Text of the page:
Galvanizing Global Support for Non-Communicable Diseases
This post is written by President-Elect William Zoghbi, MD, FACC.
Yesterday and today, I am in New York City representing the ACC at the landmark United Nations (UN) Summit on Non-Communicable Diseases (NCDs). ACC CEO Jack Lewin, MD, is accompanying me in advocating for the inclusion of cardiovascular disease (CVD) in the UN’s eight Millennium Development Goals, an imperative step to combating NCDs in the developing world. Driving leaders around the world to address this issue are the astonishing statistics surrounding NCDs: 82% of the 17.1 million deaths caused by CVD occur in the world’s poorest countries -- that’s 14 million deaths per year. Despite this, only 3 percent of global funding is allocated towards NCDs.
The General Assembly kicked off the meeting by unanimously approving without a vote a political declaration that creates a plan of action for combatting NCDs. Although the declaration does not contain specific targets for reductions in morbidity and mortality, it does contain an agreement to develop a comprehensive global monitoring framework for NCDs in 2012, as well as a set of voluntary global targets and indicators. Other commitments included in the declaration are to:
Accelerate the implementation of the Framework Convention on Tobacco Control
Eliminate industrially-produced trans-fats in foods, and implement interventions to reduce consumption of salt, sugars and saturated fats
Curb harmful use of alcohol
Restrict the marketing to children of foods high in fats, sugar and salt.
While imperfect, the declaration has galvanized the focus on this pandemic and is critical a first step to improving the health conditions of people worldwide.
Preventing Risk Factors Globally
Promoting healthy diet and exercise (low fat, sugar and alcohol intake, increased physical activity)
Generic multidrug treatment for patients with high risk of NCDs
While significant attention has been paid to the above areas in developed nations, little education exists on these issues in the developing world. Worldwide, over 1.3 billion people smoke, 600 million have hypertension, and 220 million battle diabetes. These risk factors contribute to the estimated $500 billion per year NCDs cost in low-income and middle-income countries. Community programs -- such as Let’s Move, which was mentioned by U.S. Surgeon General Regina Benjamin, MD, during a lunch session as a program that could enable people to adopt healthier lifestyles -- are reported to have a 5-year return on investment of $5.60 for every dollar spent.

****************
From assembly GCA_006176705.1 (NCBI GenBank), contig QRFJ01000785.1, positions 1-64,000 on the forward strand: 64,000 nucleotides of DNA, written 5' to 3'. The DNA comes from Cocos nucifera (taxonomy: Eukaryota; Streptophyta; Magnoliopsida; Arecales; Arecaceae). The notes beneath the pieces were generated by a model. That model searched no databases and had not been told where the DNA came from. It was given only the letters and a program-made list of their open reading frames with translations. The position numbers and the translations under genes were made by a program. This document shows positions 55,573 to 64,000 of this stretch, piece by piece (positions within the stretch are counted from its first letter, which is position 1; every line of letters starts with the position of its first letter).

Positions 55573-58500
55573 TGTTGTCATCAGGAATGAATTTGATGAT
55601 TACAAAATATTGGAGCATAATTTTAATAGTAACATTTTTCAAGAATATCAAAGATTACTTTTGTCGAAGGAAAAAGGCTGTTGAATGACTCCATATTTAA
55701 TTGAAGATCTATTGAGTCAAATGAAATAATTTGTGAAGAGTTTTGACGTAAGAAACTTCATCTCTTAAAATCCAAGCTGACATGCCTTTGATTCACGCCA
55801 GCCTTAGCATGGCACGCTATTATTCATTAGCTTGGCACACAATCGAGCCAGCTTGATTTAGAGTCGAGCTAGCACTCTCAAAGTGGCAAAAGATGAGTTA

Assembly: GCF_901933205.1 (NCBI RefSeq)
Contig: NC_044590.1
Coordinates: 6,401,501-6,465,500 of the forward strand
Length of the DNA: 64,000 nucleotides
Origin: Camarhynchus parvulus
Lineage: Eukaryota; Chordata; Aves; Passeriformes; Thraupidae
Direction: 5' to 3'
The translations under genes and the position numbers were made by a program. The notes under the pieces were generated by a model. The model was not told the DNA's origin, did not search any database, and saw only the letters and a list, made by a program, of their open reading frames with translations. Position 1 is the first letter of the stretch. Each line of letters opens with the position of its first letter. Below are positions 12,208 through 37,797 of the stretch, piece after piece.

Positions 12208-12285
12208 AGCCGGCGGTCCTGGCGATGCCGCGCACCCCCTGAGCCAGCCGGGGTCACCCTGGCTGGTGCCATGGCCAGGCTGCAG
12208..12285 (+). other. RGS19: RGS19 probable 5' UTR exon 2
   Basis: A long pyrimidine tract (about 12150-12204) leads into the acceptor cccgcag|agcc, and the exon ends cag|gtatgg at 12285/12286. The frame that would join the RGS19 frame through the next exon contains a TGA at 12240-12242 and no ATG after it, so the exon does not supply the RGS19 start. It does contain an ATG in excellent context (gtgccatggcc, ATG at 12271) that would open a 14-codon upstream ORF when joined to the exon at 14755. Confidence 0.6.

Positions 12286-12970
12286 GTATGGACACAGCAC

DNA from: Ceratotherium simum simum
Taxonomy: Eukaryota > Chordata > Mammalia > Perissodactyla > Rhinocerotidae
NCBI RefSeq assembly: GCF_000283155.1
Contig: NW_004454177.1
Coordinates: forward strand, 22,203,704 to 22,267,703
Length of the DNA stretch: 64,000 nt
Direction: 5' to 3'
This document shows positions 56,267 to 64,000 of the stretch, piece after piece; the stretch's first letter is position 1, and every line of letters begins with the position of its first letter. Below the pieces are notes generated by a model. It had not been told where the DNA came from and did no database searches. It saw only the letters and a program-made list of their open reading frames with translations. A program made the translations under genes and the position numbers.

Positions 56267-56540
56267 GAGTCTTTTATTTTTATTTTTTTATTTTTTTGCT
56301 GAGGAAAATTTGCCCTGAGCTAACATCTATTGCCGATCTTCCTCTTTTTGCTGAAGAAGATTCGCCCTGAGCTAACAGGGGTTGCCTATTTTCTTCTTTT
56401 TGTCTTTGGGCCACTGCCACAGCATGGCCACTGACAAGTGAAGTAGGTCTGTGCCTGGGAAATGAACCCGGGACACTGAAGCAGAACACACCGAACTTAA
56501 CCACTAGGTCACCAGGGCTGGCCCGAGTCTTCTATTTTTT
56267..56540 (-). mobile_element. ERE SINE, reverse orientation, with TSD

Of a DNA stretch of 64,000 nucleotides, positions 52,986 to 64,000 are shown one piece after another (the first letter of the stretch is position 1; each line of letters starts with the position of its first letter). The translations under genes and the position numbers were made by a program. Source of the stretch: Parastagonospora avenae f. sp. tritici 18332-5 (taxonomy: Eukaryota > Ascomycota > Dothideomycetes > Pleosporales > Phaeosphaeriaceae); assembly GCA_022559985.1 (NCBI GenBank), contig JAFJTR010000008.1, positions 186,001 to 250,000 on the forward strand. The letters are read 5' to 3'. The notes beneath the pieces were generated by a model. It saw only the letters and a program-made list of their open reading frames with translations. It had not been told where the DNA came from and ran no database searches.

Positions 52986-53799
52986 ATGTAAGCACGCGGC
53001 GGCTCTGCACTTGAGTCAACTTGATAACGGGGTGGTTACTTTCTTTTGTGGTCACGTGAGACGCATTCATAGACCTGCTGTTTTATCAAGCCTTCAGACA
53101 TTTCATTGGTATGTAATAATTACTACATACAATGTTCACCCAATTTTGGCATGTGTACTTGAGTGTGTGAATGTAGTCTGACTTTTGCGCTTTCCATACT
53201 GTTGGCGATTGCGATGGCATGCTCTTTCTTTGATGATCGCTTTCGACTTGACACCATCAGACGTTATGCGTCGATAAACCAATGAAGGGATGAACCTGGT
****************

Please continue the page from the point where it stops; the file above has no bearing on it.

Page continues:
The Holmes, et al., paper is very clear on the need for worldwide unity and collaboration among leaders from the UN, World Health Organization (WHO), global and local governments, foundations, non-government organizations, and pharmaceutical companies, among others.
As a member of the Partner’s Group of the NCD Alliance, the ACC is epitomizing this collaboration by working with organizations such as the World Heart Federation and the Global Health Council to maximize international efforts to reduce the impact of NCDs. Given the success of NCDR in the U.S., Middle East and Asia, there is potential for developing nations to engage these tools to track their progress on CV care, ultimately improving their patients' outcomes.
Stay tuned for developments in the coming days as we continue to participate in the UN NCD Summit. Follow @ACCinTouch on Twitter for live updates and visit the American College of Cardiology Facebook page for photos and conversation revolving around the Summit.
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